John Huston

John Huston – The Life and Times of Judge Roy Bean (1972)

Quote:
Outlaw and self-appointed lawmaker, Judge Roy Bean, rules over an empty stretch of the West that gradually grows, under his iron fist, into a thriving town, while dispensing his own quirky brand of frontier justice upon strangers passing by. Read More »

John Huston – The Roots of Heaven (1958)

Quote:
Set in French Equatorial Africa, the film tells the story of Morel (Trevor Howard), a crusading environmentalist who sets out to preserve the elephants from extinction as a lasting symbol of freedom for all humanity. He is helped by Minna (Juliette Gréco), a nightclub hostess, and Forsythe (Errol Flynn), a disgraced British military officer hoping to redeem himself. Read More »

John Huston – Moulin Rouge (1952)

Synopsis:
A fictionalized account of the latter part of the life of French artist Henri de Toulouse Lautrec (1864-1901) is presented, he who is arguably most renowned professionally for immortalizing the characters of the Paris can-can dance hall, the Moulin Rouge, on canvas. This phase of his story begins in 1890. Born into aristocracy, Toulouse-Lautrec moves to Paris to pursue his art as he hangs out at the Moulin Rouge where he feels like he fits in being a misfit among other misfits. His misfit status is due to his diminutive physical stature, his legs which were broken and stopped growing following a childhood fall down some stairs. Read More »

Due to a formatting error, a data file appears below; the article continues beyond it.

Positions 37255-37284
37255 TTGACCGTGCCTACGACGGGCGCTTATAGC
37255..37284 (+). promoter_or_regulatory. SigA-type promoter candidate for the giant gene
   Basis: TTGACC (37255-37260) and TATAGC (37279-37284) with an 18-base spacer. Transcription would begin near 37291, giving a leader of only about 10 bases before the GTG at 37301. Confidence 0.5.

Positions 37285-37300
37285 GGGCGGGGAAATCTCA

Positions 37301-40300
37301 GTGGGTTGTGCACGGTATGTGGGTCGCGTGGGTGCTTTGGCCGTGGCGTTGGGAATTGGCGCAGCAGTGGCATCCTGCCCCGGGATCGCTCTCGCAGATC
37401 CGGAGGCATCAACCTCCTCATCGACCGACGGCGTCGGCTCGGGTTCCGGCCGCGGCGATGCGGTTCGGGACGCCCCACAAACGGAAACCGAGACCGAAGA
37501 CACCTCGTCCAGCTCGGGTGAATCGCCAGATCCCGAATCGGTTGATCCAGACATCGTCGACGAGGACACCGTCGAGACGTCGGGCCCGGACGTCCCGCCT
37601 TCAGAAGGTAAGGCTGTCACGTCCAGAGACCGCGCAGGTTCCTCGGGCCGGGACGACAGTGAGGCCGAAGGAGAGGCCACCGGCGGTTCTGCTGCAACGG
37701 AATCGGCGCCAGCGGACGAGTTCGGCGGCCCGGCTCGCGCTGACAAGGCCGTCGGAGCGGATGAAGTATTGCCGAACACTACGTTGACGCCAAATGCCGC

John Huston – Under the Volcano (1984)

Quote:
Against a background of war breaking out in Europe and the Mexican fiesta Day of Death, we are taken through one day in the life of Geoffrey Firmin, a British consul living in alcoholic disrepair and obscurity in a small southern Mexican town in 1939. The Consul’s self-destructive behaviour, perhaps a metaphor for a menaced civilization, is a source of perplexity and sadness to his nomadic, idealistic half-brother, Hugh, and his ex-wife, Yvonne, who has returned with hopes of healing Geoffrey and their broken marriage. Read More »

John Huston – The Red Badge of Courage (1951)

Plot:
One war played out in front of the cameras, another raged behind them. Entangled in studio controversy during production and severely reedited for numerous reasons before release, The Red Badge of Courage intrigues with what it might have been. Yet half a century later, this National Board of Review 10 Best Films of 1951 selection still remains one of the movies’ most memorable portraits of men at war. Read More »

John Huston – The Dead (1987)

Synopsis:
John Huston’s last film is a labor of love at several levels: an adaptation of perhaps one of the greatest pieces of English-language literature by one of Huston’s favorite authors, James Joyce; a love letter to the land of his ancestors and the country where his children grew up; and the chance to work with his screenwriter son Tony and his actress daughter Anjelica. The film is delicate and unhurried, detailing an early January dinner at the house of two spinster musician sisters and their niece in turn-of-the-century Ireland, attended by friends and family. Read More »

John Huston – Freud (1962)

Synopsis:
This pseudo-biographical movie depicts 5 years from 1885 on in the life of the Viennan psychologist Freud (1856-1939). At this time, most of his colleagues refuse to cure hysteric patients, because they believe they’re just simulating to gain attention. But Freud learns to use hypnosis to find out the reasons for the psychosis. His main patient is a young woman who refuses to drink water and is plagued by always the same nightmare.
— Tom Zoerner Read More »